Japanese Dog Breeds

The Many Japanese Dog Breeds:

Most Japanese dog breeds feature a distinctive appearance that canine admirers all over the world have come to love. You don’t have to live in Japan to have access to many of these popular canines. Just like breeds from any other country, each features its own list of unique traits and abilities that should be reviewed before deciding to take one into any home.

The Akita

AkitaThe Akita hails from northern Japan. There are two different types available today, including the Akita Inu and American Akita.  The American version is accepted in a variety of colors including solid white, white masked, black masked, brindle and those with different colored guard hairs. The Akita Inu, or Japanese Akita, are only accepted in sesame, fawn, red, pure white, brindle and with Urajiro markings which are similar to those seen on the Shiba Inu. This alert and devoted breed is loving with its family but territorial with strangers.

Japanese Chin

Japanese ChinThe Japanese Chin is a small dog, coming to a mere 8 to 11 inches tall on average.  They weigh anywhere from 3 to 15 pounds, usually falling into the 7 to 9 pound range. This unique little dog has a large head with wide eyes and a short muzzle. Its ears feature wispy feathering that gives it a charming appearance that almost looks playful. The Chin is often described as cat-like because it is independent and often uses its paws to clean its face.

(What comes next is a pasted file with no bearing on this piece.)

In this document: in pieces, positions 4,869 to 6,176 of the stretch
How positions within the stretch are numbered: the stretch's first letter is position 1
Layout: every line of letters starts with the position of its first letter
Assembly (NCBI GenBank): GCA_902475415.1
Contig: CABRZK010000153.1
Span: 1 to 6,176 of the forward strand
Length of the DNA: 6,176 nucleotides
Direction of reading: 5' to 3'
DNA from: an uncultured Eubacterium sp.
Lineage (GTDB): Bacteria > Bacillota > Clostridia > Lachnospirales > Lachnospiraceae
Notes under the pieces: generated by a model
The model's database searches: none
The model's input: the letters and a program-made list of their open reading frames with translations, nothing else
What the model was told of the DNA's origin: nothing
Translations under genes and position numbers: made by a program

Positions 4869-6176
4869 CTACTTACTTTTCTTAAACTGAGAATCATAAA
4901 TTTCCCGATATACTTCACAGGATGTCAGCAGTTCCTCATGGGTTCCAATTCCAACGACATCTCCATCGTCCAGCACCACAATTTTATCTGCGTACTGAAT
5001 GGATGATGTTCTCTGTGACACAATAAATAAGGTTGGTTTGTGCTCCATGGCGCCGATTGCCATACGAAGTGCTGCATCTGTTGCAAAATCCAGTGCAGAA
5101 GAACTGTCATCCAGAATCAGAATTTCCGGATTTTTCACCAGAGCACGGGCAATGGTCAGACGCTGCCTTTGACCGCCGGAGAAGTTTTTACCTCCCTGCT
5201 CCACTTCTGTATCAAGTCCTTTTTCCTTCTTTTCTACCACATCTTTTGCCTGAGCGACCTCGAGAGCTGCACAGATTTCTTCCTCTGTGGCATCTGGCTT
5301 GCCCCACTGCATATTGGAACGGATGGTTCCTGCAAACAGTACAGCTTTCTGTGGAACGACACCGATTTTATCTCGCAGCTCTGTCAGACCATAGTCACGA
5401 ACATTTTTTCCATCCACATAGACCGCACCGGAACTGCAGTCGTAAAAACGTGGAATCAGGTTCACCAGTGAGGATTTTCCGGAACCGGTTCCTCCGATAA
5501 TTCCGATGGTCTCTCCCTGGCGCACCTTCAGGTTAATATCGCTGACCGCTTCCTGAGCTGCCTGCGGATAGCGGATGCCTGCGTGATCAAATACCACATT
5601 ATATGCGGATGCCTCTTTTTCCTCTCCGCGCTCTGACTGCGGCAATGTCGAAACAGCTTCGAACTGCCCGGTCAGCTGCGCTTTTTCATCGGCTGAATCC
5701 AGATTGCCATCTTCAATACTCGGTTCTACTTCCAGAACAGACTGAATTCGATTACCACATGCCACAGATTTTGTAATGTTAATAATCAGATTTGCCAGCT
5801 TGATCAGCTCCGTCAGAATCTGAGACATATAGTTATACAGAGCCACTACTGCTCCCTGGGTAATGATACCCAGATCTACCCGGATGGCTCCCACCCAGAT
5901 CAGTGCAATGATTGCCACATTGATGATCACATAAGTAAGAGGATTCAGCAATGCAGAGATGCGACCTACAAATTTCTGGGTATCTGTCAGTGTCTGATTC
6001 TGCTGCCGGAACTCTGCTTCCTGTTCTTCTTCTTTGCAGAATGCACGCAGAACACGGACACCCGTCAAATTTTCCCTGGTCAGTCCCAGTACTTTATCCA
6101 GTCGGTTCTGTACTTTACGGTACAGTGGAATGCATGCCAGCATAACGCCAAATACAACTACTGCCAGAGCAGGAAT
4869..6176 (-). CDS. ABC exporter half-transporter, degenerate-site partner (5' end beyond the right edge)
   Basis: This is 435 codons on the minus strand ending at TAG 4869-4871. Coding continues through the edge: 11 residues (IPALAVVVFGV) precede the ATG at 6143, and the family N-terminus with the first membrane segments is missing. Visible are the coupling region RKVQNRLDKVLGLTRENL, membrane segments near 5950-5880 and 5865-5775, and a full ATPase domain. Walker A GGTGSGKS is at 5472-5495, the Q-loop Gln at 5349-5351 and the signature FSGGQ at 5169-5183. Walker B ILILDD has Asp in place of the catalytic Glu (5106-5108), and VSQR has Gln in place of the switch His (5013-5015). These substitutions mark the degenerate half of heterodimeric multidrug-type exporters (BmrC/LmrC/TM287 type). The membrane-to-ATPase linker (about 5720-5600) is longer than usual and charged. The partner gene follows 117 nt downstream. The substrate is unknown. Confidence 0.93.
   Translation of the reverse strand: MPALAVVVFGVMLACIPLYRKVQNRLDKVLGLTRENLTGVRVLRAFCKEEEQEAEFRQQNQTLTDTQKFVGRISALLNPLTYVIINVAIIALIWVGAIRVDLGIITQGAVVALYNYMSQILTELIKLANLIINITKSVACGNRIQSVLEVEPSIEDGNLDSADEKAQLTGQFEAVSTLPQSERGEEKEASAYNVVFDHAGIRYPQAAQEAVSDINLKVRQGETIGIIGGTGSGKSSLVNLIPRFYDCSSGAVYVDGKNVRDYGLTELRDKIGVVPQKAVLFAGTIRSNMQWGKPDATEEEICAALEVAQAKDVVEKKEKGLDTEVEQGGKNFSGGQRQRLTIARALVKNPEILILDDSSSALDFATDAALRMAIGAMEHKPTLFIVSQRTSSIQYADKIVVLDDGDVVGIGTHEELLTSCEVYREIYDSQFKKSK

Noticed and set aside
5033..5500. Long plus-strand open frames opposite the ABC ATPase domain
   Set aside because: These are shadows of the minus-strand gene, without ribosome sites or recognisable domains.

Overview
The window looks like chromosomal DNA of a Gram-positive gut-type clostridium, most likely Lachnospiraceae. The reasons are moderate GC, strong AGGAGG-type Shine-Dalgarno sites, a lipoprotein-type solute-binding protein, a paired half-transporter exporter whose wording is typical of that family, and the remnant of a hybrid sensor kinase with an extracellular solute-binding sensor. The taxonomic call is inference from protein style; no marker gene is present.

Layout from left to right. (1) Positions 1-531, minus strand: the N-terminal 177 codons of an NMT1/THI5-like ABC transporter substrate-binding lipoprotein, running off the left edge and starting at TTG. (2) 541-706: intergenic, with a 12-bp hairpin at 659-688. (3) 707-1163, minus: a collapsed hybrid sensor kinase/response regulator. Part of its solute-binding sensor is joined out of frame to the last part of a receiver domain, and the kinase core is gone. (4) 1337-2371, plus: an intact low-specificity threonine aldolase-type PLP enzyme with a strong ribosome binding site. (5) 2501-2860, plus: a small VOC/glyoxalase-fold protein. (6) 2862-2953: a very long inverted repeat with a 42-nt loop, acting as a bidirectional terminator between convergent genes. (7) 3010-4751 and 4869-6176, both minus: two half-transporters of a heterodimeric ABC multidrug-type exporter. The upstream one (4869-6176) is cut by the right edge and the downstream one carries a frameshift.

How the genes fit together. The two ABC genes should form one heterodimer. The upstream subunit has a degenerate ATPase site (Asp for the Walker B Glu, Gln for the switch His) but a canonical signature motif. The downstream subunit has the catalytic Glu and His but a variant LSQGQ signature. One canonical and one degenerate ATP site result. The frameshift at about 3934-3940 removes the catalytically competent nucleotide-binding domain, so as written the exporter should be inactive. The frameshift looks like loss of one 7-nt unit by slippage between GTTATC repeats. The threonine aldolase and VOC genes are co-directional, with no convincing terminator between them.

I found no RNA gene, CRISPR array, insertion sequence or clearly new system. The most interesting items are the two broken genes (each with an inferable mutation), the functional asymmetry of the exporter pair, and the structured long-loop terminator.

Shiba Inu

Shiba InuShiba Inus are handsomely featured dogs that are smaller in size. They are agile, which allows them to maneuver in the mountainous terrain that is found throughout their homeland. This breed weighs between 17 and 23 pounds on average and grows a thick double coat. There are a variety of colors including cream, black and tan, sesame, buff, red and those with a grey undercoat. A white or cream colored Shiba Inu coat is considered a fault by the American Kennel Club and should not be bred. This breed has a strong prey drive and can become dog aggressive if not properly trained and socialized.


Tosa inuThe Tosa has a look that is completely different from other Japanese dog breeds. This canine is rare and is not be easy to come by in most regions. The average Tosa weighs 80 to 136 pounds and was designed specifically for fighting. It can have a brindle, red or fawn colored coat. Dull black versions have been found but this is very uncommon.

Anyone interested in adopting a Tosa should be aware that the breed is outlawed in many regions. The United Kingdom regulates this type of canine under the Dangerous Dogs Act of 1991.  Owners can obtain an exemption from the British court to import or own the Tosa legally. It is also banned in New Zealand, Australia, Malaysia, Denmark, Norway, Iceland,  Turkey, Malta, Cyprus and the city of Dublin. Whether adopting a Japanese breed or one from any other country, potential owners should look into the training needs  and any potential legal concerns associated with the canine before bringing it home.